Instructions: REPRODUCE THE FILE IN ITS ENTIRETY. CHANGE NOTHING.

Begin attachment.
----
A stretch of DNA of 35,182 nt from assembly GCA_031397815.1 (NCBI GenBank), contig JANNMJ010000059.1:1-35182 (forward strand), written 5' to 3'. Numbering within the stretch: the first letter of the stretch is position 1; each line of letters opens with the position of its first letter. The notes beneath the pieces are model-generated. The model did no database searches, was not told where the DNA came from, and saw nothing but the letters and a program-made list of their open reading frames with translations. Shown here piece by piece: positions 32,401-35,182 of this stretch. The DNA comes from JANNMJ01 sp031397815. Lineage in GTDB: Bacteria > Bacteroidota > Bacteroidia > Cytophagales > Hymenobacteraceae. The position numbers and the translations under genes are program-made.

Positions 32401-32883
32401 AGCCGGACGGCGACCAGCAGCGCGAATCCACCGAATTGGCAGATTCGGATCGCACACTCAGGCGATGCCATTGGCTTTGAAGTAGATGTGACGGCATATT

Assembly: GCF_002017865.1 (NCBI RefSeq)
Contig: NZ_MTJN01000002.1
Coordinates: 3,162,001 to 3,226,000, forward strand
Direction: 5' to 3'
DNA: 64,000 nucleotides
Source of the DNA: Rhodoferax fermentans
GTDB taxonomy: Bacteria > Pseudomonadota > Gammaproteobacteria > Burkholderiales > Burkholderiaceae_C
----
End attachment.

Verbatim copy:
A stretch of DNA of 35,182 nt from assembly GCA_031397815.1 (NCBI GenBank), contig JANNMJ010000059.1:1-35182 (forward strand), written 5' to 3'. Numbering within the stretch: the first letter of the stretch is position 1; each line of letters opens with the position of its first letter. The notes beneath the pieces are model-generated. The model did no database searches, was not told where the DNA came from, and saw nothing but the letters and a program-made list of their open reading frames with translations. Shown here piece by piece: positions 32,401-35,182 of this stretch. The DNA comes from JANNMJ01 sp031397815. Lineage in GTDB: Bacteria > Bacteroidota > Bacteroidia > Cytophagales > Hymenobacteraceae. The position numbers and the translations under genes are program-made.

Positions 32401-32883
32401 AGCCGGACGGCGACCAGCAGCGCGAATCCACCGAATTGGCAGATTCGGATCGCACACTCAGGCGATGCCATTGGCTTTGAAGTAGATGTGACGGCATATT

Assembly: GCF_002017865.1 (NCBI RefSeq)
Contig: NZ_MTJN01000002.1
Coordinates: 3,162,001 to 3,226,000, forward strand
Direction: 5' to 3'
DNA: 64,000 nucleotides
Source of the DNA: Rhodoferax fermentans
GTDB taxonomy: Bacteria > Pseudomonadota > Gammaproteobacteria > Burkholderiales > Burkholderiaceae_C